The velocity of a pitch in softball is equal to the effort used by the pitcher multiplied by the distance the ball travels before release. This explains why softball pitchers employ a windmill-style windup. The ball travels a larger distance when moved in a circle than if the pitcher pushed the ball straight back and then straight ahead. By rotating his or her arm, the pitcher can increase the amount of force applied to the ball and thus increase the speed and distance it travels.
In addition to being easier to do than a traditional windup, the windmill pitch works better because it keeps the elbow high while also allowing for natural movement of the shoulder. Pitching with an extended arm position can lead to elbow problems down the road. Using a windmill pitch also allows the pitcher to keep his or her hand closer to their body which reduces stress on the arm and increases the chance of hitting the target area of the plate.
Pitchers who use a windmill style windup are called "windmillers".
This article comes from our series of articles on sports injuries. Read other articles in this series:
The Science of Pitching Pitching in softball is an underarm motion that involves making one full rotation of the arm, known as the "windmill," and releasing the ball with a snap of the wrist at the hip. This action throws the ball at speeds up to 100 miles per hour.
Physically, pitching is a hard job. Pitchers need strong arms, strong legs, and strong backs to repeat this movement over and over again for hours at a time. In addition, they need good eyes to see the ball coming toward them and make sure it isn't hit by any players. Finally, they need self-confidence to keep going back to the plate after they give up a run or two early in a game because they know they can still win it.
Softball is played on a diamond-shaped field 91 feet down each line and 180 feet across the middle. There are six players on the field at all times: three batters and three fielders. Each batter gets three opportunities to hit the ball, which lasts until someone hits it or it is caught by a fielder. The order of batting then changes and the process starts over again. A team wins when it reaches a specified number of outs before its opponents do.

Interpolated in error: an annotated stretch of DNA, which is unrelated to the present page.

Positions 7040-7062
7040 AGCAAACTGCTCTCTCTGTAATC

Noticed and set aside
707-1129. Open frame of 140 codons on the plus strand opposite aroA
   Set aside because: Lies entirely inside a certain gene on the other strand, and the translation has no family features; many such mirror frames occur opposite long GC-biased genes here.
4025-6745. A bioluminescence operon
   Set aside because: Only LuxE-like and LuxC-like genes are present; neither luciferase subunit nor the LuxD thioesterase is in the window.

There are several different types of pitches in softball.
The softball pitch is a very basic motion that consists of a step forward from the mound onto the non-pitching arm side foot, a weight shift onto this foot, and a turn of the shoulders and trunk to face the batter. The hand moves through a complete circle as it releases the ball.
This is basically the same movement used by pitchers in baseball and softball. Pitches are classified according to how the body turns while throwing the ball (directional changes). There are three types of pitches: fastball, curveball, and changeup.
Fastballs are thrown with great force and can reach speeds up to 100 miles per hour. This type of pitch comes from the shoulder rather than the wrist and has more upward than downward movement at the release point. It's used mainly to strike out batters because it goes where they aren't expected.
Curves are thrown with less force than fastballs and can reach speeds up to 70 miles per hour. They are used to induce ground balls because they have more downward movement at the release point than fastballs. Curves are useful against left-handed hitters because it gets on base more often than a right-handed hitter.
Changeups are thrown with great accuracy and can reach speeds up to 60 miles per hour. They are used to deceive batters by looking like a fastball but then breaking away from them.